First, the UAE economy has unique systemic strengths that have long given it way above-average GDP growth. The population is 80% expatriate. There is zero taxation: none whatsoever at the personal level and no IRS. The quid pro quo is that the government has no health, education or social costs for all these residents, though it has to fund infrastructure development out of its own pocket. Foreign companies operate in a zero tax environment from free zones and many choose Dubai as a friendly city in an unfriendly region. The wise and visionary rulers of the UAE are 100% responsible for this economic model and stand out as a success story in a region with many more failures.

In truth, the government is very dominant in the local economy behind its many trading names, although thousands of multinationals also choose to make Dubai their home. This is the region’s most open, liberal and efficient city. The Dubai government has made massive investments in its airline and airports, hotels and tourism and, of course, the free zones themselves like Jebel Ali.

Dubai’s Emirates airline is a world-beater, with a fleet of 35 A380 superjumbos and another 55 on order. Three years ago, there were only 16 in service. Dubai airport is one of the fastest growing in the world, and will overtake London Heathrow as the busiest in the world next year. Dubai’s luxury hotels are the envy of the travel industry. The new Marriott Marquis is the tallest free-standing hotel in the world. Then there is Dubai’s dominance as a trading hub for the region and its growing services and financial sectors.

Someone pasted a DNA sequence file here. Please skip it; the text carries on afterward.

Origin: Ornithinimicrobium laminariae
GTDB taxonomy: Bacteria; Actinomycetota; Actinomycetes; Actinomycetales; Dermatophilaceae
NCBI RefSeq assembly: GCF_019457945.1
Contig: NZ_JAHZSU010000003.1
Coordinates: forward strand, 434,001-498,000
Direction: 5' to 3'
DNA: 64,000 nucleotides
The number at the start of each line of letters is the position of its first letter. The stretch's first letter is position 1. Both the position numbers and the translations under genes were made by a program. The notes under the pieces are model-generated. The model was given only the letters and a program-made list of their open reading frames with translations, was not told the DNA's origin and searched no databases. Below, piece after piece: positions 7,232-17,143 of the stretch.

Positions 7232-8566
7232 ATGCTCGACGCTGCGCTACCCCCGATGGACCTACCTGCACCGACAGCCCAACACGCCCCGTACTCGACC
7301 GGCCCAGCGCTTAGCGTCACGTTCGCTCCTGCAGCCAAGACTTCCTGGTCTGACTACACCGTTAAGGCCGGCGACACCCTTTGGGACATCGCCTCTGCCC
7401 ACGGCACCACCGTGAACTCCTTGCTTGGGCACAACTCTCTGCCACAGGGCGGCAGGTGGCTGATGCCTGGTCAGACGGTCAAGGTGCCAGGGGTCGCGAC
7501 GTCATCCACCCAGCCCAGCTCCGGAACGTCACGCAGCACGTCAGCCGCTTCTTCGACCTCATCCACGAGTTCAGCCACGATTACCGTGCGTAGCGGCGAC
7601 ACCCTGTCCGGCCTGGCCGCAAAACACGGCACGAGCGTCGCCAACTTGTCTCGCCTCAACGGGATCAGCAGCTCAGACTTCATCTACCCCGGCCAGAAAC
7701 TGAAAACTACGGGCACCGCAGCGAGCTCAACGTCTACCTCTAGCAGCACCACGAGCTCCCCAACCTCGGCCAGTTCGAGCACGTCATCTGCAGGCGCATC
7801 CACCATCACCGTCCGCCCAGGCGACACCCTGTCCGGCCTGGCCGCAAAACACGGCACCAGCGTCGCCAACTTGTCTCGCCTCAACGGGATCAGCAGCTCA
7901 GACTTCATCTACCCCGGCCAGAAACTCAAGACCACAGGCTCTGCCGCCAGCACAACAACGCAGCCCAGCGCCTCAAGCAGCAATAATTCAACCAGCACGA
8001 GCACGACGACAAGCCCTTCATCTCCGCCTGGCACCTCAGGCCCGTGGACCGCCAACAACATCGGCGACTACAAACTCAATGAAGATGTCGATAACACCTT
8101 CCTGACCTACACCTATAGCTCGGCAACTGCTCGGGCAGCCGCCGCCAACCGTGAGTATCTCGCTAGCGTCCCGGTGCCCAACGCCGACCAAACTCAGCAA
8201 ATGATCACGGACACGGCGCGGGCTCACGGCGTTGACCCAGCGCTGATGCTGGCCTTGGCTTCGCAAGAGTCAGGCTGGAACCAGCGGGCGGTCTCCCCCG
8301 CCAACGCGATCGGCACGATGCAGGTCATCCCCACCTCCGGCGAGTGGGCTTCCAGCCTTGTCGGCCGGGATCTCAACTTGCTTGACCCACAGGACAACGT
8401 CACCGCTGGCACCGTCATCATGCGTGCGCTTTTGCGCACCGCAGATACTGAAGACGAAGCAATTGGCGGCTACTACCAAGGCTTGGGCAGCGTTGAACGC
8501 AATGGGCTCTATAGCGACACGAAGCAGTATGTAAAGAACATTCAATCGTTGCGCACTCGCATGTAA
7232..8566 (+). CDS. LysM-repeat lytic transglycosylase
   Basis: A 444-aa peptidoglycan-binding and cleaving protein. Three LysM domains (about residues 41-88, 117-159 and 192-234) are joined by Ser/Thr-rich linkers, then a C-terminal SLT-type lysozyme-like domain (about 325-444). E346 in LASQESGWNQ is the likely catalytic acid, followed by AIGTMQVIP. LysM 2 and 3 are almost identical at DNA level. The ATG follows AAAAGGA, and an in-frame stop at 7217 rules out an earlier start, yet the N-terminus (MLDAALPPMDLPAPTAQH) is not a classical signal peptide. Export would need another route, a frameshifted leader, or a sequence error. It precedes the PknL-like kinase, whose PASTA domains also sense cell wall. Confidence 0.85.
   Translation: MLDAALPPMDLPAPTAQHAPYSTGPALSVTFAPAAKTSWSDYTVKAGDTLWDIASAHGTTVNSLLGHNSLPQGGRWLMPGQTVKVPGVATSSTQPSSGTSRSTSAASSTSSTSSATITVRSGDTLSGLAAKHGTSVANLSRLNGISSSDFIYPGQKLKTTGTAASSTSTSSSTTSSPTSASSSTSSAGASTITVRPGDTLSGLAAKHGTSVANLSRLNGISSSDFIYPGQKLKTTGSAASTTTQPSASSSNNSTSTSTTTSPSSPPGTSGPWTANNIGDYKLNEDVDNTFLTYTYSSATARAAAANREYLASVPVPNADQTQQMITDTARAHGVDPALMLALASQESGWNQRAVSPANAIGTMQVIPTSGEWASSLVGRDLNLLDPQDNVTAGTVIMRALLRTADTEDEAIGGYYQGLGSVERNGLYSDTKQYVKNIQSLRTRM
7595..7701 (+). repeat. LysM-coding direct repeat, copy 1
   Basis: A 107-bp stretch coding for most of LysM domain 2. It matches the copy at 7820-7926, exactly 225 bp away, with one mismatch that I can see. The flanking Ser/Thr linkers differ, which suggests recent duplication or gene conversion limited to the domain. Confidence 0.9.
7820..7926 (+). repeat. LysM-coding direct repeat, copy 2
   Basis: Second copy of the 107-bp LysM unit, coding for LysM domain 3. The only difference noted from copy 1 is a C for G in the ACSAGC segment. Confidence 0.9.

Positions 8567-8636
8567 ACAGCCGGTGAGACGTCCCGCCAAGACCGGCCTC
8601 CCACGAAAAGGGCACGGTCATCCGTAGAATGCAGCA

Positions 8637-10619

Thus, as the global economy picked up after the 2008-09 crisis, Dubai was well positioned to profit from the rise in trade and the return of high oil prices. Dubai is not a big oil exporter, but neighboring Abu Dhabi, the capital of the UAE, certainly is, and the past couple of years have been the best ever for total oil revenues because high oil prices have persisted and not peaked out, as so often happened in the past. When you have a country with an oil surplus of $50 billion a year, debts of $115 billion or $142 billion, according to the latest IMF estimate for Dubai, pale into insignificance.